Sumida Goto
Pixel
The location is definitely a great way to see old Tokyo. There may not be heaps to do in the immediate area, but you can easily walk to Asakusa, Ueno, the Tokyo Skytree... all the while seeing an older part of the city you might miss otherwise."

Owen

Visited in 2012

Sumo Traditions In Sumida District

Sumida Goto

Sumida District's residents rediscover traditional Tokyo through more than its mom-and-pop shops and hard-working character. In Sumida District, sumo culture flourishes.

Sumida Goto

Each year, three grand sumo tournaments take place in nearby Ryōgoku at The Sumo Hall.

Sumida Goto

Rikishis, or wrestlers, live and train in sumo stables and fortify their diets with "chanko-nabe," a popular, protein-rich dish.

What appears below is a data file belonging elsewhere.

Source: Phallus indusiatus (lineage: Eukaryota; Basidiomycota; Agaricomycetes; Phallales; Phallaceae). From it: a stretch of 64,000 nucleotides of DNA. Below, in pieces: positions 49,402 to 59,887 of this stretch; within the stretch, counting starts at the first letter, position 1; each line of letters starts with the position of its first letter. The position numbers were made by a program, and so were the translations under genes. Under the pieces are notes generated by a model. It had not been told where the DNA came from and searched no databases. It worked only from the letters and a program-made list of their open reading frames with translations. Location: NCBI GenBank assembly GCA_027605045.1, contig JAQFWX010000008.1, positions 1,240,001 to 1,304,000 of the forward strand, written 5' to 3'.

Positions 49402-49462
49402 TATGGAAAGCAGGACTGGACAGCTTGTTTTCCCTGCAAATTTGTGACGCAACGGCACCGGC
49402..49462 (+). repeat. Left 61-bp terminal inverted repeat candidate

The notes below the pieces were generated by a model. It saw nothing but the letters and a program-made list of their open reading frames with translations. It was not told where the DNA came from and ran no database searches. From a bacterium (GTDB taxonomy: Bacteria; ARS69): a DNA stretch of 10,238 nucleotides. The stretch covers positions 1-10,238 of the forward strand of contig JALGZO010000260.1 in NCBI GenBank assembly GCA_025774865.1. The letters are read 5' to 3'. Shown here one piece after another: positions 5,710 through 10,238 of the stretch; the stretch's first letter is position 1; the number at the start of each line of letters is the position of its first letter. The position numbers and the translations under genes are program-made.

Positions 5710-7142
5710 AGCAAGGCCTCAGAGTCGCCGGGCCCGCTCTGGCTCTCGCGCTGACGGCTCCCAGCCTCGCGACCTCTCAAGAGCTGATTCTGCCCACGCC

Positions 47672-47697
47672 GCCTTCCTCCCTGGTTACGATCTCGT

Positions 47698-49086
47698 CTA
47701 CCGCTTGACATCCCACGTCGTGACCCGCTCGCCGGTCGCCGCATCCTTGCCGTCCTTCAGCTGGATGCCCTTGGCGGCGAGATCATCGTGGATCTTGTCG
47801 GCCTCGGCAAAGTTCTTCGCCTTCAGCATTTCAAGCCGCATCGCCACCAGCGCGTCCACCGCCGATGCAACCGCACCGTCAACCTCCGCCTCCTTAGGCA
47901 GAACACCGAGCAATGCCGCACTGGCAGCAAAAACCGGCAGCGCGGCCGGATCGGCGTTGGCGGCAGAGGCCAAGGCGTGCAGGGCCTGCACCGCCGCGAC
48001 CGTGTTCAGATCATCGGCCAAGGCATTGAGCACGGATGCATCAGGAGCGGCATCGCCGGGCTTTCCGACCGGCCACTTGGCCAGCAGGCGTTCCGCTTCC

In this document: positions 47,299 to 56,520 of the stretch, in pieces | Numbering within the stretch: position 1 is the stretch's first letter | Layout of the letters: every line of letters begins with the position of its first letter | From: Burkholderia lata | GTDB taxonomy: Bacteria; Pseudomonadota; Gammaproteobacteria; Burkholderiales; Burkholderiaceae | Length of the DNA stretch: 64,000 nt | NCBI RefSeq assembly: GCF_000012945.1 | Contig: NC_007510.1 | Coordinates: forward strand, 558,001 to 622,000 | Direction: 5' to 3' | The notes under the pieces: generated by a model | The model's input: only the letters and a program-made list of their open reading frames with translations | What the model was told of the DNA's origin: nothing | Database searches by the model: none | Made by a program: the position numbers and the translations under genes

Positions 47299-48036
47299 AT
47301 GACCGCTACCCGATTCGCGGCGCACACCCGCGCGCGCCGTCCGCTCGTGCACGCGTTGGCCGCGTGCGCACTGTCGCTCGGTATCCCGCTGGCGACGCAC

Sumida Goto

Sumōtori put some spirit into it. Hakkeyoi.

Pixel
This is a totally convenient place to look around old Tokyo, but also good to get to new Tokyo."

Cultural Preservation: The Edo-Tokyo Museum

Sumida Goto

The Edo-Tokyo Museum tells the history of Tokyo during the Edo period, before it was officially named Tokyo.

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Theatrical performances, scale models of buildings and villages, and a life-size replica of the Nihonnbashi Bridge that led into Edo help Edo's history come to life.

Sumida Goto

Edo lives on inside four walls.

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Pixel
I managed to get the waterbus up the Sumida River from Hamarikyu Garden to Asakusa. Highly recommended as a way to get home after a day out on the town."